Why Healthy Housing Matters, and What You Can Do About It

November 8, 2023

By the Building Equity and Transit Team

When you think about public health issues, rental housing may not be the first thing that comes to mind. But substandard conditions—when buildings are overcrowded, dilapidated, or infested with mold or pests—are a big obstacle to ensuring communities are safe, healthy, and able to thrive. Substandard housing conditions affect everyone: communities with substandard housing have higher rates of asthma and allergies, chronic sinusitis and skin diseases, bacterial and viral illnesses, and anxiety and other mental health conditions.

How Building Codes Help

To prevent substandard housing conditions, state and local governments set specific building code requirements for rental housing. For example, in Los Angeles, residential building codes and standards require that every rental unit has working heat, running water, proper ventilation, and smoke detectors. But these codes aren’t effective if they aren’t enforced, and lax inspections and improper enforcement can lead to catastrophic tragedies. In 2021, the Champlain Towers South collapse in Miami killed 98 people because of construction flaws. That incident prompted a review of hundreds of nearby high rises, many of which had serious maintenance issues for years that had not been addressed.

The City of Los Angeles has two mechanisms for ensuring rental properties are up to code. The Systematic Code Enforcement Program (SCEP) requires residential rental properties with two or more units be inspected every four years. Renters can also report problems directly to the Los Angeles Housing Department (LAHD). If the LAHD finds that there are code violations, they give the landlord a citation and a set amount of time to fix problems.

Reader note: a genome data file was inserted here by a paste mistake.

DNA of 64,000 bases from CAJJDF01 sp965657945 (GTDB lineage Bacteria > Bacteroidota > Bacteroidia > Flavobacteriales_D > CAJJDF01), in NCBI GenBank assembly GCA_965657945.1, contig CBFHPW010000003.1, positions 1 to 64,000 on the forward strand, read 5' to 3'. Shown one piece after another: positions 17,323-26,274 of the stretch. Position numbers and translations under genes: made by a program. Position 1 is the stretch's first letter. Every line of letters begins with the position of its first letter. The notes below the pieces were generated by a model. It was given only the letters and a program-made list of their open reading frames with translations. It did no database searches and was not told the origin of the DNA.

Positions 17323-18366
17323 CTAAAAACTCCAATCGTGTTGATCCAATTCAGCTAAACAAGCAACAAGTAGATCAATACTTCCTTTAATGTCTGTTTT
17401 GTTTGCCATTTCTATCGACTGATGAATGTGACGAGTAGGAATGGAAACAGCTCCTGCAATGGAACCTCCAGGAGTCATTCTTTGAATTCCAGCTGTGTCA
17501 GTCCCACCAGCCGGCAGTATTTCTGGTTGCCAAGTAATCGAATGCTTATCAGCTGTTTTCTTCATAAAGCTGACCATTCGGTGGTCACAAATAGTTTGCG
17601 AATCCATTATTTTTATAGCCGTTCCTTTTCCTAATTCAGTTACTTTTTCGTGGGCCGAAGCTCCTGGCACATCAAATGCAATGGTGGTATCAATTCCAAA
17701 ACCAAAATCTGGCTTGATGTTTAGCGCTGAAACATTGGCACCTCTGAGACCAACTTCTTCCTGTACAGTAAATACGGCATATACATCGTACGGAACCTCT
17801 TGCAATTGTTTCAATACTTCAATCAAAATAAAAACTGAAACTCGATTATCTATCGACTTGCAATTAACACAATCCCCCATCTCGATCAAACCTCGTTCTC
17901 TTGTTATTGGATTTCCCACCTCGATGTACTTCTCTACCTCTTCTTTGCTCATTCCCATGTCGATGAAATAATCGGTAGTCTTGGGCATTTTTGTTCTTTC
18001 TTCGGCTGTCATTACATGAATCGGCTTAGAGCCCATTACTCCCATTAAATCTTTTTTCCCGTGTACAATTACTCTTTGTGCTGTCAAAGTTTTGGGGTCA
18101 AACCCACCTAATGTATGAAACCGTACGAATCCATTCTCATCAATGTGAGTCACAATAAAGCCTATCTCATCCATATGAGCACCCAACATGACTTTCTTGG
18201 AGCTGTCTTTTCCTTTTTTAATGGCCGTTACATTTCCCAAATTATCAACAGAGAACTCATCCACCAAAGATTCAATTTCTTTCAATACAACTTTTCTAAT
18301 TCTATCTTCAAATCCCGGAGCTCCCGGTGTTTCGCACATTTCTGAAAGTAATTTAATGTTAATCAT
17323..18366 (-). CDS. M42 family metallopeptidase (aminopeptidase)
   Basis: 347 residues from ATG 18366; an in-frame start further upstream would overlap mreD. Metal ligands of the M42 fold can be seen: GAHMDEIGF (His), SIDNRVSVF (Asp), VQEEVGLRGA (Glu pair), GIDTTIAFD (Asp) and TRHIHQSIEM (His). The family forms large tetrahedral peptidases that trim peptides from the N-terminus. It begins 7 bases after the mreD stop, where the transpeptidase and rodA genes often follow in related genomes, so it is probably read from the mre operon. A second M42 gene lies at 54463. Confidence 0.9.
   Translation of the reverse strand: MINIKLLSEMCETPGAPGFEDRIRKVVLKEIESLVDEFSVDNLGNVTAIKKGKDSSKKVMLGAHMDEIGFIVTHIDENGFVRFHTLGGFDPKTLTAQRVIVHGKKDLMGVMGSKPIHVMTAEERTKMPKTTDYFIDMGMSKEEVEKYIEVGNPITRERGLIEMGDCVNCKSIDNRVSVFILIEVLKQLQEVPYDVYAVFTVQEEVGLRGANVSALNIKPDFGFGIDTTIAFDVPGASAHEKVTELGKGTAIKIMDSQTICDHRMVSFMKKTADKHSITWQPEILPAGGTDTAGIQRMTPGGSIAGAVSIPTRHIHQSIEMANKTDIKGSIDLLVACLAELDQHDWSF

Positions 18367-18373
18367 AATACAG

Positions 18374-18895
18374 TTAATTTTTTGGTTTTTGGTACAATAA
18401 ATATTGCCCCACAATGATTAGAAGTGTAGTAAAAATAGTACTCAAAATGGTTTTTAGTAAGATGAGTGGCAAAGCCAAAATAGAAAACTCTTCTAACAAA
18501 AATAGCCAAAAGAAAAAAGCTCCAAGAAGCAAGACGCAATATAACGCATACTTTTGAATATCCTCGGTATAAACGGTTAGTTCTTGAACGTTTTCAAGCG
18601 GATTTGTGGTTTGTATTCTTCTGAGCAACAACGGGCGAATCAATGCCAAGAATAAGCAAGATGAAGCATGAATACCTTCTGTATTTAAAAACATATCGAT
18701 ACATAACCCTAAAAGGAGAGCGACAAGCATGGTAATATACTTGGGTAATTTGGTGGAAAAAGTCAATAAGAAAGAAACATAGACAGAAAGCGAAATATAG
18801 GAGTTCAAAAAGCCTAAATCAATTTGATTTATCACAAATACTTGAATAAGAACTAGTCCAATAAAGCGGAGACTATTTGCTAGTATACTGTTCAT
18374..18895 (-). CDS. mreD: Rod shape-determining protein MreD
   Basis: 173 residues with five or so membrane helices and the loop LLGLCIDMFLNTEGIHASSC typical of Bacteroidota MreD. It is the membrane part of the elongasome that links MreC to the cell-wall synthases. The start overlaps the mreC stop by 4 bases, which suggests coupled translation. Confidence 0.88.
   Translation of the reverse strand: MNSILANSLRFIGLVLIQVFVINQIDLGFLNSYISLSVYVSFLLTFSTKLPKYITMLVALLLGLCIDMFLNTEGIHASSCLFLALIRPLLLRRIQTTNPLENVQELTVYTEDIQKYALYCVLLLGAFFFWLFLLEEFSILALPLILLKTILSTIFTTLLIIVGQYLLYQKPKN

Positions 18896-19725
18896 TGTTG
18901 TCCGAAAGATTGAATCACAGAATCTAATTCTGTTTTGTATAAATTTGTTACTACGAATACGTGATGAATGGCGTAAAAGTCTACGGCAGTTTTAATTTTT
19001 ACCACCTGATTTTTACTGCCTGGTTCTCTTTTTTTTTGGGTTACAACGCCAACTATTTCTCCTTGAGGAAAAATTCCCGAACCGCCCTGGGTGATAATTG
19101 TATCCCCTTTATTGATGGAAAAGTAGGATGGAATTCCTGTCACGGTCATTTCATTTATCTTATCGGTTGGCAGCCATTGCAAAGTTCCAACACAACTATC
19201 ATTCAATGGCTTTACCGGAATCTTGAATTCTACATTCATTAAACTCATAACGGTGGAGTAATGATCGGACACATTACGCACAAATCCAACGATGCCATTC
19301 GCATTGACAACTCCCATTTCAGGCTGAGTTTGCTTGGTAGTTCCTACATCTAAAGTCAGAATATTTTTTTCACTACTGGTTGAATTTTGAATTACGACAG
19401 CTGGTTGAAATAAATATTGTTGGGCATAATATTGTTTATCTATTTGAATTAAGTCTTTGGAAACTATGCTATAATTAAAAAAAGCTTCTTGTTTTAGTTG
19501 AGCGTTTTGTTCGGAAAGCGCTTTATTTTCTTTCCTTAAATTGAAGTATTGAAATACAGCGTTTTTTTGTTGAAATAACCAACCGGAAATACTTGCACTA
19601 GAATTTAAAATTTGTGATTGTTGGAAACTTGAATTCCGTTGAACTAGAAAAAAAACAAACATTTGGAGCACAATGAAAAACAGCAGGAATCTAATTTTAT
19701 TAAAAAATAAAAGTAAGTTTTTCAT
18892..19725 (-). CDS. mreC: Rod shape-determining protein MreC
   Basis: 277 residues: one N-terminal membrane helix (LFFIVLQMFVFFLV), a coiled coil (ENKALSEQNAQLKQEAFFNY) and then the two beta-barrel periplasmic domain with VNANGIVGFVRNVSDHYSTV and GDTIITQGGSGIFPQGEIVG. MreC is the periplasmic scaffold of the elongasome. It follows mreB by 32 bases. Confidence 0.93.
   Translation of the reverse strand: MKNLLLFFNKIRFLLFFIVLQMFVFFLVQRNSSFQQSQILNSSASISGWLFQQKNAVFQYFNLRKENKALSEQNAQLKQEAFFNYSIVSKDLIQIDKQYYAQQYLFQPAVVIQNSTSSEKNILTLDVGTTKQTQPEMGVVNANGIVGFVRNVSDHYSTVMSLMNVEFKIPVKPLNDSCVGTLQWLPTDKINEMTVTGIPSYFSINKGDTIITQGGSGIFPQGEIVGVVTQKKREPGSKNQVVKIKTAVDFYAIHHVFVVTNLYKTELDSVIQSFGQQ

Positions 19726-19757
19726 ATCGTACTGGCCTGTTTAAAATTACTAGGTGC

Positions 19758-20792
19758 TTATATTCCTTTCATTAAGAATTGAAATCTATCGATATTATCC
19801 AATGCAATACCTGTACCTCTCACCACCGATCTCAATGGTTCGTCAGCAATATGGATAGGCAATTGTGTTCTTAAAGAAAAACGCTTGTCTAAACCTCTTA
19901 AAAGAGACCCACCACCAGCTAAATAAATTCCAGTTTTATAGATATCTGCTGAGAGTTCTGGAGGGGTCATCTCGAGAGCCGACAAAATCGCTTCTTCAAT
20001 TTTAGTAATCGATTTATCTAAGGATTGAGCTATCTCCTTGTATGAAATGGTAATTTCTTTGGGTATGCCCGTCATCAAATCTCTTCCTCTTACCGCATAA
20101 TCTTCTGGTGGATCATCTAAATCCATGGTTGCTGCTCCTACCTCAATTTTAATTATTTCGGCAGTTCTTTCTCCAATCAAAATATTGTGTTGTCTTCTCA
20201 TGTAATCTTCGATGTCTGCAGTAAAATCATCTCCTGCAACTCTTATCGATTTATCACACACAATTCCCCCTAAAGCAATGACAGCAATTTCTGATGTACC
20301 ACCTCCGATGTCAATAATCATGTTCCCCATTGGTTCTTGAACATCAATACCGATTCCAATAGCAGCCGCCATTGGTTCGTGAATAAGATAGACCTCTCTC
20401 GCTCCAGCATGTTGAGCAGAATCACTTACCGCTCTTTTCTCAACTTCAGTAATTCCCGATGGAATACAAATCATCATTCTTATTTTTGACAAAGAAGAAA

When Landlords Refuse to Fix

In the 1980s, under pressure from tenant advocates who were seeing landlords racking up citations but not being held accountable for fixes, Los Angeles established the Rent Escrow Account Program (REAP). Under REAP, landlords who do not address building code citations within the given amount of time may receive a Notice of Noncompliance from LAHD. Then, they have 15 days to appeal in order to comply, or their property is automatically placed into REAP. 

Under REAP, rent money, which may be reduced, goes into an escrow account instead of directly to the landlord. The landlord or any of the tenants can apply to the escrow account’s manager for funds to fix violations in the building. The landlord must also pay fees to the city for noncompliance and may face criminal prosecution by the City Attorney if violations are severe enough. 

In order for the building to be released from REAP, the landlord must make all necessary repairs, have an initial inspection with an outreach contractor, and then pass a final inspection by the city. 

What You Can Do

  • Familiarize yourself with your local residential building code requirements and understand your rights as a tenant to a safe and healthy home. 
  • If you do have habitability issues, document them! Take video and pictures. Write down the dates you asked the landlord to fix them. 
  • Alert the housing department if our landlord refuses to make necessary repairs.
    • SAJE’s LA Tenant Action Center allows you to send a certified letter to your landlord about a repair a code problem
    • In the City of Los Angeles, you can report code violations to the LA Housing Department here
    • In unincorporated Los Angeles County, building codes are enforced by two different agencies: the Department of Public Health (DPH) and the Department of Public Works (DPW). The DPH handles violations related to environmental conditions, such as inadequate sanitation, pest infestations, and leaky roofs. The DPW handles violations related to construction and zoning, such as unpermitted additions or changing a building’s use without getting the right permits.
    • You can also apply for a rent reduction from DCBA using your inspection reports from DPH and DPW. In some cases, we’ve seen reductions up to 100%. 
  • Organize Your Neighbors
    • Chances are if you are experiencing habitability issues, your neighbors are too. You are stronger together! Share your experiences with each other, document everything, and make a plan to address them collectively. And keep in mind that it’s illegal for your landlord to harass or retaliate against you for organizing!
  • Join the fight for stronger code enforcement in Los Angeles County
  • SAJE is pushing for an ordinance that, if passed, will establish a stronger inspection program and REAP for rentals in unincorporated Los Angeles County. To get involved in this campaign, email info@saje.net